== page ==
Ivory Coast bishops object to provisions of reproductive health law

Ivory Coast bishops object to provisions of reproductive health law

Ivory Coast bishops object to provisions of reproductive health law

Girls attend a community meeting in Katiola, Ivory Coast, on female genital mutilation in this undated handout picture. (Credit: CNS photo/UNICEF, ASSELIN via EPA.)

A newly proposed sexual reproductive health law is causing concerns for the bishops of the Ivory Coast, and a warning against “powerful and wealthy donors” having undue influence in the country.

YAOUNDÉ, Cameroon – A newly proposed sexual reproductive health law is causing concerns for the bishops of the Ivory Coast, and a warning against “powerful and wealthy donors” having undue influence in the country.

The bill would decriminalize abortion in the West African country, as well as legalize invitro fertilization and other medically assisted procreation.

“After a careful reading of the draft bill on sexual and reproductive health, we, your archbishops and bishops; your spiritual guides of the Catholic Church in the Ivory Coast, want to … make some observations in the light of the Catholic faith, and of morality,” the bishops said in a July 6 statement.

“The Catholic Church condemns all that is opposed to life,” said Bishop Antoine Koné of Odienné, the president of the Episcopal Commission on Pastoral Affairs, at a press conference announcing the statement.

While noting that science and medicine are critical to the wellbeing of the human person, the bishops warned against any attempt to tamper with human life.

“No biologist or medical doctor has the right to claim to decide on the origin of, and destiny of man in the name of his/her scientific competence. This norm should particularly apply to the domain of sexuality and procreation, where the man and woman put in place the fundamental values of love and life,” the bishops’ statement said.

“Our concerns are all the more justified because today human and social progress is marked by the development of research in the field of genetics, medicine and biotechnologies applied to humans. These are sectors of great importance for the future of humanity, but in which also evident unacceptable abuses are known,” they continued.

The bishops said life begins from the moment of conception, and from that moment, “the life of every human being has to be absolutely respected,” because each person is on earth as the unique creature that God “wanted for himself,” comprising “God’s creative act.”

“No one, in any circumstance, can arrogate to themselves the right to directly destroy an innocent human being,” the statement continued, adding that the voluntary termination of pregnancy is the “deliberate and direct killing of a human being in the initial phase of its development. In this light, abortion can never be a painless solution for the mother and the child.”

The question of contraception

The proposed legislation would not only decriminalize abortion, it would also give universal access to contraception for children 16 and under.

But the bishops said that the use of contraceptives as provided for by the draft law also clashes with Catholic moral teaching.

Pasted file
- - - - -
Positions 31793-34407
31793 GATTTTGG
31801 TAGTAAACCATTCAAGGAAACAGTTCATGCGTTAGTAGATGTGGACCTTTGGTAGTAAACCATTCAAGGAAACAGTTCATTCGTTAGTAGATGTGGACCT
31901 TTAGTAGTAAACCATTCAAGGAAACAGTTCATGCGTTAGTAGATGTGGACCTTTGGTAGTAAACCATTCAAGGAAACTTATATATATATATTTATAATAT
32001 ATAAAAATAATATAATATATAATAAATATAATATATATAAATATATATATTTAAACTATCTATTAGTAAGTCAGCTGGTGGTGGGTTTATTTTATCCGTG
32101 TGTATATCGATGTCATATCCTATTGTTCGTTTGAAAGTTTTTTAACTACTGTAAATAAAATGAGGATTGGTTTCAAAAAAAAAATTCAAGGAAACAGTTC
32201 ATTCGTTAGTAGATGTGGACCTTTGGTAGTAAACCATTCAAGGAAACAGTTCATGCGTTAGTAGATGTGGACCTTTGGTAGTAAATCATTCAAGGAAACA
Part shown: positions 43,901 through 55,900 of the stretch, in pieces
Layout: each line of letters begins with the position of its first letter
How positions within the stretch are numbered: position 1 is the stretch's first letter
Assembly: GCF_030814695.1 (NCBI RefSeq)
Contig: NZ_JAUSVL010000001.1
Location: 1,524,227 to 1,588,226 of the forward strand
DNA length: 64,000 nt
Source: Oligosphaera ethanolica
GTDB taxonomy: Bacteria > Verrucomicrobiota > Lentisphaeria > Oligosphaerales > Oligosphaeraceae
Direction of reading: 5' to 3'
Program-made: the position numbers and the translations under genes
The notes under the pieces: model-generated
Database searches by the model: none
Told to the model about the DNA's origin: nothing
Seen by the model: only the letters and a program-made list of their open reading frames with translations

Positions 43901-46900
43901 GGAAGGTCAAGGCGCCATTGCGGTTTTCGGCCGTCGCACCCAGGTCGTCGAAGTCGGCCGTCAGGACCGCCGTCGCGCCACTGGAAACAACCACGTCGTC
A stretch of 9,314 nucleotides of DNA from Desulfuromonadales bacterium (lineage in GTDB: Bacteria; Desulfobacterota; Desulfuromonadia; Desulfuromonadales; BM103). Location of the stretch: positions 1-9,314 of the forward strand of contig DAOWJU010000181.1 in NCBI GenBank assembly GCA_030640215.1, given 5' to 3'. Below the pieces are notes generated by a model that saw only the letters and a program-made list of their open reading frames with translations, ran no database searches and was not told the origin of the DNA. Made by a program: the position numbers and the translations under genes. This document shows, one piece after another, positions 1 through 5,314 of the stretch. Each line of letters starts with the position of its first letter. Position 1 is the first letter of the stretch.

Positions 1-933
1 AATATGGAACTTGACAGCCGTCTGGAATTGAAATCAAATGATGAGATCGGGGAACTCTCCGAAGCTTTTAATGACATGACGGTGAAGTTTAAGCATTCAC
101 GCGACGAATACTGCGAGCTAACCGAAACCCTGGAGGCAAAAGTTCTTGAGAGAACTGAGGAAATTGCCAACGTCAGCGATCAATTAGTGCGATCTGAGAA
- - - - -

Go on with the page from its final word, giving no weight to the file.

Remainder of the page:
They said encouraging young people to use contraceptives risks forging a culture “of sexual licentiousness and the flight of procreative responsibilities.”

The bishops also expressed concerns that such a development could put to question “the morality of marital sex and offer justification to the politicization of plans to limit births.”

Some West African parliamentarians, including Ivory Coast, are now taking steps to slow population growth.

In July last year, they met  in Ouagadougou, the capital of Burkina Faso, for a conference on health and family planning and committed to allocating 5 percent of national budgets to family planning programs in order to cut birth rates in the region down to three children per woman by 2030, down from 5.6 children, the current rate.

“If there are millions more people who are dependents than there are people who are actively working, it’s clear that no matter our economic growth, we will not reduce poverty” said the head of the West African parliamentary group on population growth, Dr. Ousseni Tamboura, who is the vice president of Burkina Faso’s parliament.

But the Ivorian Bishops do not agree that laws allowing for abortion and greater access to contraception are the answer.

“What we want to say forcefully, as many pontifical documents have said, is that, never and under no circumstances, shall abortion be used; neither by a family nor by a political authority as a legitimate way of regulating population growth,” they said.

The bishops called on the various stakeholders “to take their responsibilities before history in order to safeguard human life in the face of a veiled but real threat.”

They also warned against the actions “of powerful and wealthy donors, to oblige developing countries to accept secularized practices in human sexuality, life, family and even fundamental anthropology, as a condition of receiving development aid.”

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